Some Test Renders of an Unusual Perspective on the Ocean

Here are a variety of renders from various stages of the production process. They derive from a variety of datasets relating to the Antarctic ocean – primarily GEBCO. The ocean is rendered as a polygonal surface mesh, using shaders to impart a sense of volume. The tricky bit is getting the lighting and transparency right – in order to impart a sense of ‘wateriness” without sacrificing too much detail. Naturally this has an interplay with the transparency/translucency of the object and the refractive index of the material shader (generally set to 1.3). Some of the renders are preview tests for fulldome, so they are rendered in a fisheye projection, assuming a unidirectional seating arrangement with azimuth at the centre of the image.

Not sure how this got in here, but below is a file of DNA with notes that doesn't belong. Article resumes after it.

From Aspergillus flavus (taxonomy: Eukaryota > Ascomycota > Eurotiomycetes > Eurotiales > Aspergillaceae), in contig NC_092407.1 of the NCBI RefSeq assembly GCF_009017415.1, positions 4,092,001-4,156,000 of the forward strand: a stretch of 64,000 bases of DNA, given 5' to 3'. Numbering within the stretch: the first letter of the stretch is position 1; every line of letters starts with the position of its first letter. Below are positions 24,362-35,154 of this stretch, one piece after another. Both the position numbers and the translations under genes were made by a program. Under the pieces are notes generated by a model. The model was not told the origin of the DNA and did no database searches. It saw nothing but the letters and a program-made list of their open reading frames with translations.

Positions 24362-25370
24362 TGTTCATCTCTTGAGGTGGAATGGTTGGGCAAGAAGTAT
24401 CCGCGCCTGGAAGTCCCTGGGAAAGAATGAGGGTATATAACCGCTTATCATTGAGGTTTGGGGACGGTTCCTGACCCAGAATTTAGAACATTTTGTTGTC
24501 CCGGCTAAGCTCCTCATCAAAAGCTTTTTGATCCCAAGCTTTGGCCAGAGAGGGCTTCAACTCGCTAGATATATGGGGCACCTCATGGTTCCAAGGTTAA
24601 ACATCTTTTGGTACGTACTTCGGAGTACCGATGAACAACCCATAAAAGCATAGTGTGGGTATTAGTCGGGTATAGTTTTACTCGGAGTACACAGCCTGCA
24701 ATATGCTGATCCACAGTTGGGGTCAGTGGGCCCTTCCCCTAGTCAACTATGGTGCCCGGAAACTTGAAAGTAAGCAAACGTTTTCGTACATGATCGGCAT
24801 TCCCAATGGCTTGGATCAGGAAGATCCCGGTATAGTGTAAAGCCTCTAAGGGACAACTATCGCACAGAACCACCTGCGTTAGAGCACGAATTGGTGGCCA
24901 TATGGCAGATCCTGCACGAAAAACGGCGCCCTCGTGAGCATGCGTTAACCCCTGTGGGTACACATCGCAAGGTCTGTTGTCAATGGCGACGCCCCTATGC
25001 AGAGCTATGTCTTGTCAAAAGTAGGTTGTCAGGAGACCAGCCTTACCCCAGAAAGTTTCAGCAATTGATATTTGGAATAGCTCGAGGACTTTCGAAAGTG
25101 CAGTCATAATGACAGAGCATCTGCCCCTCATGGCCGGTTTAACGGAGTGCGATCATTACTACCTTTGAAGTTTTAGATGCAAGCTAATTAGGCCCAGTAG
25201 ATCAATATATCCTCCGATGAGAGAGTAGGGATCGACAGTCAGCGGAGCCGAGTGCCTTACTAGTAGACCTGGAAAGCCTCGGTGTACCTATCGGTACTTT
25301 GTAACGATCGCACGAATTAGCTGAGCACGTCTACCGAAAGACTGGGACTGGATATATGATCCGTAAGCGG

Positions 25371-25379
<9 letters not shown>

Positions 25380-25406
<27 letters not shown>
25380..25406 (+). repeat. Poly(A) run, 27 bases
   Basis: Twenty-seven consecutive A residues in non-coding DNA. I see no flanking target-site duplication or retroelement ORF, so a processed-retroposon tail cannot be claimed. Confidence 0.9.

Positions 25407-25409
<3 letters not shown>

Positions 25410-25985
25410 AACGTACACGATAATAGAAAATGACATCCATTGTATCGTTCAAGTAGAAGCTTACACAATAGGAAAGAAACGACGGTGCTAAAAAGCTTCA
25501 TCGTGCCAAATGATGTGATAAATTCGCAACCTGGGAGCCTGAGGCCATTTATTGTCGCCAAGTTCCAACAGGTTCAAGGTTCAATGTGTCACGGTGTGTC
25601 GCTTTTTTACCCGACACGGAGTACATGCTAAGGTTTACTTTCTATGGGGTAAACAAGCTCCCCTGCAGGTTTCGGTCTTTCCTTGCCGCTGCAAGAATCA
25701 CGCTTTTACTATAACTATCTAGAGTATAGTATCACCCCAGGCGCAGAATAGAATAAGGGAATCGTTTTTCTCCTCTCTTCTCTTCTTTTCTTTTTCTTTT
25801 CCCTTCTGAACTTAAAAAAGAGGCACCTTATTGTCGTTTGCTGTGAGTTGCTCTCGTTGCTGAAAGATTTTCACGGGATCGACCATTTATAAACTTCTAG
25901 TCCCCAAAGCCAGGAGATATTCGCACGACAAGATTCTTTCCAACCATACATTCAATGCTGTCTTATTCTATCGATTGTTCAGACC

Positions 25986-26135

Needless to sat, rendering this large dataset at 3200×3200 consumes from 5-20 minutes per frame. Fortunately I have secured access to a renderfam (more details TBA.)

shape-of-the-global-oceans

shape-of-the-global-oceans

20_min_gebco

20_min_gebco

ocean_gebco_1

ocean_gebco_1

ocean_gebco_2

ocean_gebco_2

10_min_gebco_fisheye

10_min_gebco_fisheye

oceans_fisheye0255_web

oceans_fisheye0255_web

Oceans of the Earth

Paul has written up some of the work we have been doing since February – with some useful resources and images:

http://local.wasp.uwa.edu.au/~pbourke/miscellaneous/oceans/index.html

3d Rapid Prototype of the Global Ocean

In concert with Paul Bourke (WASP, UWA) we have produced an accurate 3d model of the global ocean – based upon the dataset derived from GEBCO and the WSG 84 world geodetic system.

Here’s a couple of snapshots:

1
2

It is remarkable to hold this in your hands (even if it’s a bit flakey and fragile) – as a way of inspecting the structure of the ocean it is most impressive and detailed. Naturally there are issues with this first rough draft – such as a missing Mediterranean – but that’s solvable in future iterations. The next question is what to cast it in – I can foresee steel or, more interestingly, transparent bluish acrylic.

As a sculptural artifact, this would seem quite marketable.